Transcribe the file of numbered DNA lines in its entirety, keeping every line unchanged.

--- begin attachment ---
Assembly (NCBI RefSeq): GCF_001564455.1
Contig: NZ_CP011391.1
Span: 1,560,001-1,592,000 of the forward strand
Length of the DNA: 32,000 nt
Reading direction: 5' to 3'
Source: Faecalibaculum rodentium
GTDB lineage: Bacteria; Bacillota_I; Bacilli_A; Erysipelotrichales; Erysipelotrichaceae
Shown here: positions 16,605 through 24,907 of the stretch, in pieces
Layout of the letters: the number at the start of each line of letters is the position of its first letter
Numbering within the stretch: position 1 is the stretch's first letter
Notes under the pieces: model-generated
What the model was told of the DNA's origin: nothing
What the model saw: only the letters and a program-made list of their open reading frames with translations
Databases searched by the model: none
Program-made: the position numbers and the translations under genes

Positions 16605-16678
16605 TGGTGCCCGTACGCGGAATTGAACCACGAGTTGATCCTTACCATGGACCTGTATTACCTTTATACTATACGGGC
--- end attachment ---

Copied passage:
Assembly (NCBI RefSeq): GCF_001564455.1
Contig: NZ_CP011391.1
Span: 1,560,001-1,592,000 of the forward strand
Length of the DNA: 32,000 nt
Reading direction: 5' to 3'
Source: Faecalibaculum rodentium
GTDB lineage: Bacteria; Bacillota_I; Bacilli_A; Erysipelotrichales; Erysipelotrichaceae
Shown here: positions 16,605 through 24,907 of the stretch, in pieces
Layout of the letters: the number at the start of each line of letters is the position of its first letter
Numbering within the stretch: position 1 is the stretch's first letter
Notes under the pieces: model-generated
What the model was told of the DNA's origin: nothing
What the model saw: only the letters and a program-made list of their open reading frames with translations
Databases searched by the model: none
Program-made: the position numbers and the translations under genes

Positions 16605-16678
16605 TGGTGCCCGTACGCGGAATTGAACCACGAGTTGATCCTTACCATGGACCTGTATTACCTTTATACTATACGGGC